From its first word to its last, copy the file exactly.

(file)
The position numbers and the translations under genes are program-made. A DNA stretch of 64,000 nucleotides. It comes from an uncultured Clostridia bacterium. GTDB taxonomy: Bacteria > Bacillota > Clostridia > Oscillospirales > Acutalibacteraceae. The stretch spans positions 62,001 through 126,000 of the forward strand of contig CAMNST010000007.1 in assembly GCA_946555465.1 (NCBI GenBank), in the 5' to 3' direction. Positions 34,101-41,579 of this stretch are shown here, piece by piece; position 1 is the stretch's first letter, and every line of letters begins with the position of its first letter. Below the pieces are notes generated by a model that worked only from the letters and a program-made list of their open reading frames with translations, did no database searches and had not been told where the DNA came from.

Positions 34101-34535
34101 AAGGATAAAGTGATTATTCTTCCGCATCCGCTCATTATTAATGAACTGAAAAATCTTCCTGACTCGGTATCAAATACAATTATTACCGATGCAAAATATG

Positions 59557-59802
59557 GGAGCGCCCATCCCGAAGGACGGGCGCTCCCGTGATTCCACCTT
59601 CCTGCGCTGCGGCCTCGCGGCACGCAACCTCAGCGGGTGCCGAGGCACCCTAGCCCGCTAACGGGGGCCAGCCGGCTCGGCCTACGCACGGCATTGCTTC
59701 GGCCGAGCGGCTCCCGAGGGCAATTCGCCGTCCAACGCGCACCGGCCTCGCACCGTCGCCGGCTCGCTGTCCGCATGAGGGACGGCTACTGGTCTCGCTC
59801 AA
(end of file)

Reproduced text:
The position numbers and the translations under genes are program-made. A DNA stretch of 64,000 nucleotides. It comes from an uncultured Clostridia bacterium. GTDB taxonomy: Bacteria > Bacillota > Clostridia > Oscillospirales > Acutalibacteraceae. The stretch spans positions 62,001 through 126,000 of the forward strand of contig CAMNST010000007.1 in assembly GCA_946555465.1 (NCBI GenBank), in the 5' to 3' direction. Positions 34,101-41,579 of this stretch are shown here, piece by piece; position 1 is the stretch's first letter, and every line of letters begins with the position of its first letter. Below the pieces are notes generated by a model that worked only from the letters and a program-made list of their open reading frames with translations, did no database searches and had not been told where the DNA came from.

Positions 34101-34535
34101 AAGGATAAAGTGATTATTCTTCCGCATCCGCTCATTATTAATGAACTGAAAAATCTTCCTGACTCGGTATCAAATACAATTATTACCGATGCAAAATATG

Positions 59557-59802
59557 GGAGCGCCCATCCCGAAGGACGGGCGCTCCCGTGATTCCACCTT
59601 CCTGCGCTGCGGCCTCGCGGCACGCAACCTCAGCGGGTGCCGAGGCACCCTAGCCCGCTAACGGGGGCCAGCCGGCTCGGCCTACGCACGGCATTGCTTC
59701 GGCCGAGCGGCTCCCGAGGGCAATTCGCCGTCCAACGCGCACCGGCCTCGCACCGTCGCCGGCTCGCTGTCCGCATGAGGGACGGCTACTGGTCTCGCTC
59801 AA